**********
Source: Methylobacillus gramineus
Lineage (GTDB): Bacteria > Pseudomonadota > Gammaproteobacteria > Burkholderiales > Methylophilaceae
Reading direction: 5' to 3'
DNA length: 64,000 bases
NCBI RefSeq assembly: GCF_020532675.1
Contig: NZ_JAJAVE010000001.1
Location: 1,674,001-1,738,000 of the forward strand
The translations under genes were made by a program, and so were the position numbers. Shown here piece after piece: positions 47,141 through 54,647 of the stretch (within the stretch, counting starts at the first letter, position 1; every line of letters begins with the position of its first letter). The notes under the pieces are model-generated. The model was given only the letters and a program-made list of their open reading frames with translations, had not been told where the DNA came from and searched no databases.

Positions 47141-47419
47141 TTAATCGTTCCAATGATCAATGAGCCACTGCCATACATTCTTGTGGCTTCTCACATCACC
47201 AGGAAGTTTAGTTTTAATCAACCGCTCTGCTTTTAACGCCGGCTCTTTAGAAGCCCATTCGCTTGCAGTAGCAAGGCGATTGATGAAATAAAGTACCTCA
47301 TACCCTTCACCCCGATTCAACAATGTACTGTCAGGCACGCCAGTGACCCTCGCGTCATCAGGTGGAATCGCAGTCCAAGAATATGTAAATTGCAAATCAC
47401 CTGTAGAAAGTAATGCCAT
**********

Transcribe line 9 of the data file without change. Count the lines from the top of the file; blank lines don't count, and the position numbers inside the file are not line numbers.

Positions 47141-47419